TV Recap

Dropping the Ball

On ''24,'' despite Jack's best efforts, Marwan escapes with the keys to some nuclear weapons; meanwhile, something seems rotten in the office of the new temporary president

24, Kiefer Sutherland | WARHEAD GAMES Jack got outplayed again
Image credit: Kiefer Sutherland: Anthony Mandler/FOX
WARHEAD GAMES Jack got outplayed again

''24'': Losing possession of the nuclear football

Okay, if I was in the middle of the desert camping with my significant other and I happened to come across the president's nuclear football — and of course I'd know it was the president's nuclear football, having read about it in a magazine while getting a mani-pedi — I would not do what Jack said and find safer ground with the football in tow while avoiding some mean ol' terrorists who I just learned were behind the day's disastrous events. I'd drop the damn thing and run like hell, baby! But this not-so-happy-but-very-savvy-on-nuclear-warfare camper did what he was told, and you had to know he'd be worse off because of it.

I just wish this episode had run as part of a two-hour episode last week. We already knew from weeks of set-up that the president was gonna be shot down, so the payoff was pretty empty. (I mean really, who cared about Keeler? We've spent all of 10 minutes with the guy this season.) It would have been nice to see the results of the crash on the ground immediately after the attack. And apparently, the results were . . . not so bad! Though his poor sap of a son died in the crash, the president and a few Secret Service men managed to survive the attack. That was all by design, of course; Marwan wanted to keep the plane partially intact so he could track down that nuclear football. Which, of course, we could all instantly recognize on the desert floor at midnight because we had read about it in a magazine.

Knowing they had recovered the football, Jack persuaded the camper and his wife to seek refuge in some desert substation until he got there in a flash. But there's no hiding from Marwan and the state-of-the-art technology he seems to have at his fingertips! A quick scan of the desert with some impressive thingamajig led Marwan and his bad guys to the substation, where we were soon treated to our weekly dose of torture, 24 style (I can just see the special features of the season 4 DVD now: torture scenes that were left on the cutting-room floor because they seemed way too tame to air.) After damn near shooting the camper's leg off, Marwan managed to retrieve the football — but only for a minute. Jack killed one of the terrorists and grabbed what was left of the football; missing was Marwan and the activation codes to some of the nation's many nuclear warheads. Just once, I'd like to see Jack pump his clenched fist in the air and scream, ''Curses! Foiled again. I'll get you, Habib Marwan!''

Meanwhile, in Washington, the VP had to get busy invoking the 25th Amendment so he could make himself king for a day. (And who doesn't like this VP? Unlike Keeler, he shows emotion. He looks scared. In fact, I got scared just looking at him getting scared.) Which brings us to the curious reappearance of Mike Novick. As you fans will recall, he was Palmer's chief of staff in season 2 and was bloody bummed that his boss wasn't declaring war fast enough on the so-called terrorists who planted a bomb in L.A. And . . . he got along with Sherry! In the end, the chrome-dome nightmare's overzealousness led Palmer to fire him. Now Novick is a big cheese in Keeler's administration and up to his old tricks, like getting the cabinet ready to vote before the VP even gives him the okay. Novick got his way — the VP was sworn in by episode's end — but Novick had kind of a funny look (more like a small smile, actually) when Jack called him to say that Marwan had the activation codes. And why was it so important to Novick that the VP do a televised press conference in the middle of the night?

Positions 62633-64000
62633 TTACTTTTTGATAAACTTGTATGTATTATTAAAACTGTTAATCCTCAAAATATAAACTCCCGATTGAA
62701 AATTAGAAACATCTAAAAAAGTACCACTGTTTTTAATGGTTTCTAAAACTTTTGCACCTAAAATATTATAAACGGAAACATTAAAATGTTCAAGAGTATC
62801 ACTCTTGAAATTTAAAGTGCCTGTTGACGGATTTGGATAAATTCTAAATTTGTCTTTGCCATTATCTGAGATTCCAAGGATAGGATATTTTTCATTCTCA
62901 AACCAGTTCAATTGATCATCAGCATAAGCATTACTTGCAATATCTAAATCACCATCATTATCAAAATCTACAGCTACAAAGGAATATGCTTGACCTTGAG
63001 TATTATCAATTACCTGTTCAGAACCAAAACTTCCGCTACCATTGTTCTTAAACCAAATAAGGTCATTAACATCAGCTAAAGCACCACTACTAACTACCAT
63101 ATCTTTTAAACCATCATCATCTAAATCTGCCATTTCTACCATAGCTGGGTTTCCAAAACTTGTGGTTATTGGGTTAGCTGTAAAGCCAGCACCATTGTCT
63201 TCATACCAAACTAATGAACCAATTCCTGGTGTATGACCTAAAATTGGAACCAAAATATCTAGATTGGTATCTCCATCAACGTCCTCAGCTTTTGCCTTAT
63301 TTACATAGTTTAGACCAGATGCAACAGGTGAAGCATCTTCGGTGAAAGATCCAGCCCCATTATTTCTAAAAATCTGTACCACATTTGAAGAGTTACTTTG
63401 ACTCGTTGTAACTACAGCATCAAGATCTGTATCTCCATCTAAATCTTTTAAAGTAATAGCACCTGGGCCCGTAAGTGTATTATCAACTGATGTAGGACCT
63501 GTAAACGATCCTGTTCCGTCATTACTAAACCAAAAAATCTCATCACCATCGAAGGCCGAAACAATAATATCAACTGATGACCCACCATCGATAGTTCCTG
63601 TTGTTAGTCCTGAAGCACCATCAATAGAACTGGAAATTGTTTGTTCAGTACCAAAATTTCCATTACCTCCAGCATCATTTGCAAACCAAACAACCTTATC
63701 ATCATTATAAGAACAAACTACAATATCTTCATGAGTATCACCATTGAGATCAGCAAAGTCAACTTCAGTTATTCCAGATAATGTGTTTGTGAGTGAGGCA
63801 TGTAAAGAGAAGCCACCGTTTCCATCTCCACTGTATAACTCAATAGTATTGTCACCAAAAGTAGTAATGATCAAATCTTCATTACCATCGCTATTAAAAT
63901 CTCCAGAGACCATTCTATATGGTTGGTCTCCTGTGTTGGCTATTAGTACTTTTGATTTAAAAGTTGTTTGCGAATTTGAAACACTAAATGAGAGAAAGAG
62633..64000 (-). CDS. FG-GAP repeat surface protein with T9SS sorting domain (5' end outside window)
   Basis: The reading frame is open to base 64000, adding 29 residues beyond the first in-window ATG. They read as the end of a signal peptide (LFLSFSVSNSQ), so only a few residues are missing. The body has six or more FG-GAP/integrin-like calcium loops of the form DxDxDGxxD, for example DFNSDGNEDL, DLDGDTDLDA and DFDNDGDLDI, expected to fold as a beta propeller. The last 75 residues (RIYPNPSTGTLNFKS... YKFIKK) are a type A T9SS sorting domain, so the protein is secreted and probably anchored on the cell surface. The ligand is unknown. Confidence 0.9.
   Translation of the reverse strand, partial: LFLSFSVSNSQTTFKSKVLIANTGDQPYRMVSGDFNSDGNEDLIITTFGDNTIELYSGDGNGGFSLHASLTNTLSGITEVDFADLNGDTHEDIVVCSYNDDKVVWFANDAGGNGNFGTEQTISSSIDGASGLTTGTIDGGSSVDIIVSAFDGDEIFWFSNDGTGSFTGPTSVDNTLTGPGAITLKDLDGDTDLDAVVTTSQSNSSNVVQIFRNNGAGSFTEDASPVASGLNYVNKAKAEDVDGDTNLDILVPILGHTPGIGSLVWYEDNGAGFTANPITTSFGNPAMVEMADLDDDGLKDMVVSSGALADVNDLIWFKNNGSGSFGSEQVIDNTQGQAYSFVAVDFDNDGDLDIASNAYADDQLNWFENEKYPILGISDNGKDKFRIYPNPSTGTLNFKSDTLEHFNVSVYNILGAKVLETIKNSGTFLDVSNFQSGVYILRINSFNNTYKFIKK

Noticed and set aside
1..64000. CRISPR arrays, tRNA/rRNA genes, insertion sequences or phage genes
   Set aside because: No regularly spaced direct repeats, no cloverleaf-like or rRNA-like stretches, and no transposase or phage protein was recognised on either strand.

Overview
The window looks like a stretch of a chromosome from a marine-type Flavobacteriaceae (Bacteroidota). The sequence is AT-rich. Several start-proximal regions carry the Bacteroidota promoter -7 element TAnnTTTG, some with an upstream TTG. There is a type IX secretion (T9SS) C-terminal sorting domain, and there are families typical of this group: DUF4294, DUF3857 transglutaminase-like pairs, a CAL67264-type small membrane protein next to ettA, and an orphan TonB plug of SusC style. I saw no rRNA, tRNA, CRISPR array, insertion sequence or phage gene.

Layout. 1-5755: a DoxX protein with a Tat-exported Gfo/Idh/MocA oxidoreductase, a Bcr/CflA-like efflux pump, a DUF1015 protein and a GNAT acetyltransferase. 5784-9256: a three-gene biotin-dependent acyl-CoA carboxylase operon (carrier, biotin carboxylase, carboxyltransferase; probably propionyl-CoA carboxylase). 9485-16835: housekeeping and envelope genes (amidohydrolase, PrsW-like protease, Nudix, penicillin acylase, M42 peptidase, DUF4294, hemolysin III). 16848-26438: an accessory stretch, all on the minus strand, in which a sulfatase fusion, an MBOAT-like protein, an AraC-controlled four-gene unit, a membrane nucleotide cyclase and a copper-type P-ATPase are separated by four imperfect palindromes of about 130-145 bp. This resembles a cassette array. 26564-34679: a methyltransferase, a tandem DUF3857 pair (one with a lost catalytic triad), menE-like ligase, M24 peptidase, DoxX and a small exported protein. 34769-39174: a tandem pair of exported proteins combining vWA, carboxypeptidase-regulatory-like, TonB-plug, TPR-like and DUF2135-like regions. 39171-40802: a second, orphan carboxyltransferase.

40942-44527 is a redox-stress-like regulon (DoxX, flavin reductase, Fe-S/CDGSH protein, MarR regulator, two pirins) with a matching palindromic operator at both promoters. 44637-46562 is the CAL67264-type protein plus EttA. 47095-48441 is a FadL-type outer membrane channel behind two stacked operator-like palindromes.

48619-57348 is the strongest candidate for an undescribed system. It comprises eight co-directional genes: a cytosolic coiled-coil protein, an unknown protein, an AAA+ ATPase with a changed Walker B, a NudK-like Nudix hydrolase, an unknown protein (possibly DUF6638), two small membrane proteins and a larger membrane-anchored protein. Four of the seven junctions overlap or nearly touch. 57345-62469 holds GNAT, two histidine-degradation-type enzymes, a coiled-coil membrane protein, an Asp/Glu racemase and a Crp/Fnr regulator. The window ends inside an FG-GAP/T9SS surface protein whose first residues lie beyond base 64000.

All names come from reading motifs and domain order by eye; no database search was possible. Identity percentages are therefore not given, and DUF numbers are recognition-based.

Speaking of imponderables, can't imagine why a guy as important as Bill Buchanan would take time out from his day hunting down a terrorist to tell Tony that it's Tony who Michelle really wants, not an old windbag like himself. Like we couldn't figure that out. So it looks like hibity-dibity for Michelle and Tony is back on for May sweeps.

I'd like to interrupt this column to put out a special bulletin. We're on the lookout for characters that have managed to disappear into thin air. Anyone with any information on the whereabouts of Secretary Heller and his son or anyone working for McClennan Forrester, as well as Behrooz and the body of his mother, Dina (because, let's be honest, she was an Oscar nominee and deserved a better departure than that!), please notify me immediately.

So what do I hope for from 24's final weeks? Just an old-fashioned cop and bad-guy chase. Sure it's neat to see all the latest bells and whistles coming out of CTU. (Need to get to someone on Air Force One, stat? Leave it to Jack, who knows each Secret Service man has some sort of personal locator thingie that won't be destroyed during a major stealth fighter attack!) But really, it's getting a little old, rolling my eyes and saying, ''Yeah, like that would happen that way, and so quickly too.'' There's an inordinate amount of attention on high-tech gadgetry this season — way more than what's needed, I think. Remember, 24 writers: Season 1 was blissfully thingie-free, and no less genius. Then again, where would that leave Chloe? Gotta find a place for Chloe.

So what do you think? Is Novick on the right side of the law? Will he be the one to bring Palmer back into the game? And did anyone happen to pick up a magazine recently that had a feature on the president's nuclear football?

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Originally posted Apr 12, 2005